Vox: Paul Ryan’s Long Con

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House Speaker Paul Ryan’s legacy can be summed up in just one number: $343 billion.

That’s the increase between the deficit for fiscal year 2015 and fiscal year 2018— that is, the difference between the fiscal year before Ryan became speaker of the House and the fiscal year in which he retired.

If the economy had fallen into recession between 2015 and 2018, Ryan’s record would be understandable. But it didn’t. In fact, growth quickened and the labor market tightened — which means deficits should’ve fallen. Indeed, that’s exactly what happened in each of the five years preceding Ryan’s speakership; from 2011 to 2015, annual deficits fell each year.

As he prepares to leave office, Ryan says that debt reduction is one of those things “I wish we could have gotten done.” Ryan, the man with the single most power over the federal budget in recent years, sounds like a bystander, as if he watched laws happen rather than made them happen.

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Anybody still giving the benefit of the doubt to Republicans needs to go outside and break off a switch. Republicans keep playing this “fiscal responsibility” card, and too many of us keep falling for it to debate its merits as if their positions ever hold fast once they get elected. “Fiscal responsibility” is a catchphrase to bring two groups to the polls: rich people and poor whites.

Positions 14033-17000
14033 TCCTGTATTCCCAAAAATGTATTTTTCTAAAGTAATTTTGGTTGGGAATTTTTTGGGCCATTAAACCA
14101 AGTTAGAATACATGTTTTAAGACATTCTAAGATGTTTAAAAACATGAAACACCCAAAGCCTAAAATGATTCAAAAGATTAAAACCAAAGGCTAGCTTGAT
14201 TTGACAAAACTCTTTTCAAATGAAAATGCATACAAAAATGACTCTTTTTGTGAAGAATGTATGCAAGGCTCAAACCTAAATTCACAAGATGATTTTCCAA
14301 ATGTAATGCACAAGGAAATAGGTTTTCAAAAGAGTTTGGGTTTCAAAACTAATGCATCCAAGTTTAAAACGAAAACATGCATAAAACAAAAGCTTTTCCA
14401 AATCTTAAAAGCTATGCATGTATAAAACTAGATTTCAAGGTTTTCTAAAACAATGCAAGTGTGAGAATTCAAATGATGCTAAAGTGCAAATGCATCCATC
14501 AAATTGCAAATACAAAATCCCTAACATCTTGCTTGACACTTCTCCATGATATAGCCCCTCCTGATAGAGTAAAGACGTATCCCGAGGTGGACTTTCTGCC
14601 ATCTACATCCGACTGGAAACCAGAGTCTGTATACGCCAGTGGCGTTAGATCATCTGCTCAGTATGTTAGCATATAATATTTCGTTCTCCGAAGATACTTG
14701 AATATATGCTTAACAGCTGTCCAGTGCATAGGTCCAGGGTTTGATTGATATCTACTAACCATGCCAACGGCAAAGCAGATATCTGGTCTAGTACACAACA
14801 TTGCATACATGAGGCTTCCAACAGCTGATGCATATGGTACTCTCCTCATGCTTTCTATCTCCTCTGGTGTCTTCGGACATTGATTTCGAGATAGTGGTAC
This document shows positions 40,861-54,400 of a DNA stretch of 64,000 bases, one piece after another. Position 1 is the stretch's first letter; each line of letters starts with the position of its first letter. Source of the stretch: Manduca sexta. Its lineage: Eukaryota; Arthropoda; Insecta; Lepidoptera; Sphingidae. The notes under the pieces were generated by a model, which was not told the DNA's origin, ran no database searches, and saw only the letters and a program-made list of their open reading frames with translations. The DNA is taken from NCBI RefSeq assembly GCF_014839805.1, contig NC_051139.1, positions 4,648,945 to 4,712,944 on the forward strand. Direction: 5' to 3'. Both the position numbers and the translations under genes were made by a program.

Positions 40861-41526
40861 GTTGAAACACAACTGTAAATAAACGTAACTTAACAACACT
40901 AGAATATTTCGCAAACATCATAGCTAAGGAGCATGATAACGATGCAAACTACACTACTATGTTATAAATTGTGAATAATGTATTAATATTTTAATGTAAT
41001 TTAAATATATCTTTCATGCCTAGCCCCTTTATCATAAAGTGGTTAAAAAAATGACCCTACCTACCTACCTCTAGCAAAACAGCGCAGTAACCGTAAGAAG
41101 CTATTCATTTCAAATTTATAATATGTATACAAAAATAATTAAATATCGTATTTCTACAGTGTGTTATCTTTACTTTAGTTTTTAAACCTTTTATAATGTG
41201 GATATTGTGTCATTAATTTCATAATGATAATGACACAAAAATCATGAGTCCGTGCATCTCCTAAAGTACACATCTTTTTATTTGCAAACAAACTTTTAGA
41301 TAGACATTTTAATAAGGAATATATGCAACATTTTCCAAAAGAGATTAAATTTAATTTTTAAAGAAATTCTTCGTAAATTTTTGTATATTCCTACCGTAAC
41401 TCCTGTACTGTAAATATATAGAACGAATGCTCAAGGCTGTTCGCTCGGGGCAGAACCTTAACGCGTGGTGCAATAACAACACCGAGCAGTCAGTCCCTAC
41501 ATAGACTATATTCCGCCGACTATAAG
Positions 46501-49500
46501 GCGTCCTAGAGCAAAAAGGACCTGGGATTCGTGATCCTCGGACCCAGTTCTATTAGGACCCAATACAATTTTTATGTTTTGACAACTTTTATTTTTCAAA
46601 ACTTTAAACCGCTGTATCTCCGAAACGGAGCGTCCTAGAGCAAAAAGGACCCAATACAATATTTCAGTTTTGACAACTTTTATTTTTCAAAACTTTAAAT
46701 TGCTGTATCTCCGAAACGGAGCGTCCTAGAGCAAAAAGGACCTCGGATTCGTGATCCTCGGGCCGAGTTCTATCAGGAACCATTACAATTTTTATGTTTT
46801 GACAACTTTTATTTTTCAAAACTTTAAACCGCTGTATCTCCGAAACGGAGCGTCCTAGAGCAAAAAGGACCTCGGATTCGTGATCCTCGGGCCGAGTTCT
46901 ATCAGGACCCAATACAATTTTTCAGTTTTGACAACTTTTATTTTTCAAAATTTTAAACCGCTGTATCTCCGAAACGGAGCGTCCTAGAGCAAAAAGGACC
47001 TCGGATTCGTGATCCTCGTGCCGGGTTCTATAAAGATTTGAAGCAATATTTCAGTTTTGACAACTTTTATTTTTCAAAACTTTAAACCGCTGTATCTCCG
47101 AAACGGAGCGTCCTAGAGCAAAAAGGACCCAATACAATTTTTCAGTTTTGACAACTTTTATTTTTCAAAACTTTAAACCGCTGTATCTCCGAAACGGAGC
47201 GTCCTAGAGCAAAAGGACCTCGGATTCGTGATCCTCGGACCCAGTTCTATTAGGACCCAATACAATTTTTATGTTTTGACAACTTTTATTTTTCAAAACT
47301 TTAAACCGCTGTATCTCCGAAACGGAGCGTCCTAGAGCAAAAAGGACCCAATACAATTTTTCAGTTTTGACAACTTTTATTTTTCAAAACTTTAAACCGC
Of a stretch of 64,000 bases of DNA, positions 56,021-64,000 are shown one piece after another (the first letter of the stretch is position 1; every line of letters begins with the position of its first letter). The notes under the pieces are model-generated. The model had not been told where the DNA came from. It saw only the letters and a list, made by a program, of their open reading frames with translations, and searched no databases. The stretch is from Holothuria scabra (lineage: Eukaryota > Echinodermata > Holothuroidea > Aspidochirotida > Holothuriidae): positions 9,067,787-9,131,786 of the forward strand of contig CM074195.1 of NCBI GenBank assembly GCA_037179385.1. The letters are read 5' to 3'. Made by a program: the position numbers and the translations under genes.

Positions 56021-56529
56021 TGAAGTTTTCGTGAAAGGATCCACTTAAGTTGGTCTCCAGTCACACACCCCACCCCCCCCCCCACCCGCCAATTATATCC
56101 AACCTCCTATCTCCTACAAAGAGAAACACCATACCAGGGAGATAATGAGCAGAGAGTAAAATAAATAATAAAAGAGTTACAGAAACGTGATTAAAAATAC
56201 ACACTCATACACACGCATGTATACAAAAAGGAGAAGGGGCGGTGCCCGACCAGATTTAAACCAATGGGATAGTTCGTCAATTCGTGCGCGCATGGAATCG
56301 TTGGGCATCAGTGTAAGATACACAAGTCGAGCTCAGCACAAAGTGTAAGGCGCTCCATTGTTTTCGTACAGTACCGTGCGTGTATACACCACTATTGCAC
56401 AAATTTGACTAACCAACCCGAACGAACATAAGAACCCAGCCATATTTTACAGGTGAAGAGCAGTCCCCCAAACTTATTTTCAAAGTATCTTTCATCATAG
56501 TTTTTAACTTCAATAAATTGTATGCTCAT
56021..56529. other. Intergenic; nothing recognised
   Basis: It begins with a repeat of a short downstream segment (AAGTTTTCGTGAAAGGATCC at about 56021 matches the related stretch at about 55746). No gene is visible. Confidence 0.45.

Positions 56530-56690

Rich people hear “fiscal responsibility” and they know their taxes will be cut. The GOP uses “fiscal responsibility” as part of their funny math to justify cutting taxes for corporations and rich people. The rich don’t actually care that the math doesn’t add up — they just know the politicians they elected are using that ruse to get over on the rest of the country, that their politicians are saying “we have to curb spending, and once we have less stuff to pay for, we don’t need as much tax revenue coming in” and then voila — the rich get richer.

Poor whites hear “fiscal responsibility” and they feel like the coloreds and the immigrants will be getting fewer handouts. Never mind the fact that it’s Republican states that take the most from the federal government and contribute the least, because facts don’t matter. Only perception matters, and the perception among poor whites is that they are struggling while Blacks & Muslims & Mexicans are living high on the hog thanks to welfare programs that taxes pay for. Why should they get free stuff from the government while Good Americans (white ones) are scrimping and saving to pay the bills? Those poor whites vote for politicians pimping austerity measures against their own self-interests because they’d rather suffer themselves if they can sleep soundly at night with the knowledge that brown people are hopefully suffering even more.

Then those politicians take office and have no interest in balancing a budget or keeping spending under control because, just like Donald Trump said last week, they won’t be in office when the bottom falls out. Democratic leadership will have to come in, fix everything, and then the cycle repeats itself.

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